The Mayor of Grand Forks was able to secure high-level talks with several provincial ministers during the week-long Union of BC Municipalities Convention in Vancouver.
From Sept. 18 to 24, Mayor Everett Baker, along with several councillors and RDKB directors met with Premier David Eby and ministers to meet and talk about best practices, as well as network and speak directly with provincial ministers about concerns and highlights from their regions.
Mayor Baker pointed out in an email about half of this year’s delegates were newly-elected officials from last year’s elections, but the themes of the convention were the same as 2022, with a major focus on challenges around mental health, housing affordability, health-care supports and climate disasters.
When speaking with Premier Eby, Mayor Baker was quick to call Grand Forks a good news story for B.C. and wanted to keep working with the province. He also provided an update on Disaster Mitigation and Adaptation Fund progress and city staff are working closely with the province to secure more funding.
Mayor baker, councillors and RDKB directors also gave updates on the Boundary expansion. Premier Eby asked Boundary-Similkameen MLA Roly Russell to keep him updated on this project as it pertains to housing.
On a negative note, Premier Eby was surprised to find out there hasn’t been much progress on housing for the city.
Grand Forks was able to secure direct meetings with Ministry of Mental Health and Addictions, with Baker stating the province had made progress with recent legislation to ban controlled substance use near child-focused areas like playgrounds and skate parks, but more was needed to be done with parks for public safety.
Ministry staff confirmed this was the first step and they would be looking at additional areas as they make progress. Councillor Christine Thompson asked about involuntary care and mandatory rehabilitation, which staff said the Mental Health Act currently has involuntary care provisions but can only be triggered by a physician’s request. There are several other circumstances where a person can be put in secure medical care, but the province and care staff have to apply this with human rights in mind.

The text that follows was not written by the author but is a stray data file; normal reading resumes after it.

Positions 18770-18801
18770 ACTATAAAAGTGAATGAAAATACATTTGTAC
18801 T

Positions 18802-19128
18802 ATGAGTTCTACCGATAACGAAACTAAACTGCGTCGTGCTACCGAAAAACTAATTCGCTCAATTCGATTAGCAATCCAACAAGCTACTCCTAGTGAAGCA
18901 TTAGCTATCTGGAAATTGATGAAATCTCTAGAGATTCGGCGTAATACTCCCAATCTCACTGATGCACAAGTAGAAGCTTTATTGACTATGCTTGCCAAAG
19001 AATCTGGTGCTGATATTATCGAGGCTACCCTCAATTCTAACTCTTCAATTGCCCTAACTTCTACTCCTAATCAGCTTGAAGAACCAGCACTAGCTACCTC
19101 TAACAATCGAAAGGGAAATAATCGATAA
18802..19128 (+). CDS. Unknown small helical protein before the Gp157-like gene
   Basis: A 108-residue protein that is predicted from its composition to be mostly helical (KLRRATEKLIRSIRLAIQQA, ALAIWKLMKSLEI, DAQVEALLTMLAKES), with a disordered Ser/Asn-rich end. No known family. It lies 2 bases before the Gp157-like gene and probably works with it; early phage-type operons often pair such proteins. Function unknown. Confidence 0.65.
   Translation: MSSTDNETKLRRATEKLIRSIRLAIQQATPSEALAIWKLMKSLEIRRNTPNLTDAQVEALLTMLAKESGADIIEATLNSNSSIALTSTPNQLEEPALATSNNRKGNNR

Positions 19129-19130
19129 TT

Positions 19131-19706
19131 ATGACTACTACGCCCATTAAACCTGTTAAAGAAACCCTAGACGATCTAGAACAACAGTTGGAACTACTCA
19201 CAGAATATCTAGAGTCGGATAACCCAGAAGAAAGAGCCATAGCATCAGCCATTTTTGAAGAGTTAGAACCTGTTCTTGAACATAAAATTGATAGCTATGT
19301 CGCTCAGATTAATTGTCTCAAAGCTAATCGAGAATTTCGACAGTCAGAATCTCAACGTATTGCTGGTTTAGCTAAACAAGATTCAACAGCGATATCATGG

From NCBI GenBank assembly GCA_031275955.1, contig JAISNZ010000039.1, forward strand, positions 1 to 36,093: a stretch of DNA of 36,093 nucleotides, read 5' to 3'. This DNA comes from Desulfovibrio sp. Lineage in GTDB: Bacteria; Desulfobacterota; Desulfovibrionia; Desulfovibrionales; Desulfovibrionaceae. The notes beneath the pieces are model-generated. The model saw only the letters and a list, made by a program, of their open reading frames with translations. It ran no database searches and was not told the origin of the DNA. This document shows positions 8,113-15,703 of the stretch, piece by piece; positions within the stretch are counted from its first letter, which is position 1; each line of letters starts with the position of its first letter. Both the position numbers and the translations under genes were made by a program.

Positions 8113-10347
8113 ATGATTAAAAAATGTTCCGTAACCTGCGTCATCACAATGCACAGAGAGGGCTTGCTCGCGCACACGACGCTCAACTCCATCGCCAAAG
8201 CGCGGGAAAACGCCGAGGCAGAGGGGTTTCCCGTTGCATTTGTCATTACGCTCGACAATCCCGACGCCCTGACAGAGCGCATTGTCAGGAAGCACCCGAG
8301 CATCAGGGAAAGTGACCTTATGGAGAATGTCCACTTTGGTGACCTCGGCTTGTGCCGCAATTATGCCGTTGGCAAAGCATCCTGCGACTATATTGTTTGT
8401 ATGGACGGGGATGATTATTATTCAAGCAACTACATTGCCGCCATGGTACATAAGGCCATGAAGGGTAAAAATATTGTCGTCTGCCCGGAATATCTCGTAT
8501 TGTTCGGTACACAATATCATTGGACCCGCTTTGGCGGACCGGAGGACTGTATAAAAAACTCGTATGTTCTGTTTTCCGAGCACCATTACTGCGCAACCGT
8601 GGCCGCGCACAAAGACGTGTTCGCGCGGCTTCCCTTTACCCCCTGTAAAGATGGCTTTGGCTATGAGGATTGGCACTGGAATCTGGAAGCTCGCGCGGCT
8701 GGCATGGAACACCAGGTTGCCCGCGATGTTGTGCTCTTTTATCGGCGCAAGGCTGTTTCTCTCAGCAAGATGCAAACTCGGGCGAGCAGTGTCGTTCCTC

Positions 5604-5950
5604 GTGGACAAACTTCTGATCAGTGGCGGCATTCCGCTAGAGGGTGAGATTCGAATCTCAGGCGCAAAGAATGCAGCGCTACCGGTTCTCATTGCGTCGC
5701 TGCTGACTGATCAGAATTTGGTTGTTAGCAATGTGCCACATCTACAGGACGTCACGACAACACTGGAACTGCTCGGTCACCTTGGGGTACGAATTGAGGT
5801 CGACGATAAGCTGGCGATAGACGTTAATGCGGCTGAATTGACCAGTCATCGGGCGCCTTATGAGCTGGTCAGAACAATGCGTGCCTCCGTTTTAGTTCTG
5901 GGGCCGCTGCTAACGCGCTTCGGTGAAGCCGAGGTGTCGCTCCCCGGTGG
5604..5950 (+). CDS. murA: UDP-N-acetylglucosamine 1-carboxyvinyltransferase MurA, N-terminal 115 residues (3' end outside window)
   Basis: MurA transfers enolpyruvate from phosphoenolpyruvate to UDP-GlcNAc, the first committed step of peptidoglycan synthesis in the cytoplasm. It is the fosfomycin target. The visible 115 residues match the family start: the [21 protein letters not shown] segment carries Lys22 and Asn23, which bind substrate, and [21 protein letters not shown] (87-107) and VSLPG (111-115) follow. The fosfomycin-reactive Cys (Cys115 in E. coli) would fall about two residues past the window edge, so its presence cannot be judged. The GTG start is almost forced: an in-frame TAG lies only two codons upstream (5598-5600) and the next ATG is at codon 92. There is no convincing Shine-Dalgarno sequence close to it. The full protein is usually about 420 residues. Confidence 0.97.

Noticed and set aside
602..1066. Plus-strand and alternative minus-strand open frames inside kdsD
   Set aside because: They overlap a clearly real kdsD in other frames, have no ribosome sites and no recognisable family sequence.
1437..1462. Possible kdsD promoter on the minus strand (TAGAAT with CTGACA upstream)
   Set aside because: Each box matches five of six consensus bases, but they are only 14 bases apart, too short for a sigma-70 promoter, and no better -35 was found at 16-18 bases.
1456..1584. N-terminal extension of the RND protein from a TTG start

Only those considered “incompetent” currently qualify for involuntary care, Ministry staff said. However, those with substance use, addictions or a history of toxic drug poisonings could be considered for secure care, but there is still work being done to modify this.
On Saturday, Baker and delegates had a meeting with Adrian Dix, Minister of Health on the critical issue of recruitment and retention of nurses and doctors. Out of that meeting, Baker said Dix recognized Grand Forks is isolated by its location and there is a need for a working hospital for the area. Baker was quick to point out there had been one emergency room closure already, which was of course concerning and the risk of future closures had to be addressed.
“We are concerned there are systemic issues at the hospital around conditions and culture,” Baker stated.
He requested the parliamentary secretary meet with doctors because they are losing good staff, including the recent resignation of the chief of staff, Dr. Max Liu.
The minister agreed to a virtual meeting and acknowledged the city has challenges attracting doctors and nurses. Grand Forks isn’t alone, Baker said about his conversation. Growth in patients has outpaced new nurses and doctors. Minister Dix said he wanted to know how many doctors have ER privileges in Grand Forks, with the understanding not all doctors can work in that environment because they need special training.
He also indicated the current model of flying people in for locums and to temporarily fill vacancies isn’t working and the health care system in the city had to be built back to full capacity.
Also on the agenda was transportation, specifically the lack of transit since Greyhound and Interior Health decreased service.
Baker said a talk with Minister Rob Fleming, Minister of Transportation focused on an on-call model.
“The Boundary Region is growing and more access to service is needed,” he said.
They also discussed the west end and concerns over growing “pinch points” with Highway 3 that will need to be reviewed.
Minister Fleming said BC Transit and the Ministry of Transportation staff should come to the city to review the current model and discuss solutions to expand services. He was also open to a two-to-one province-to-local government funding model for services.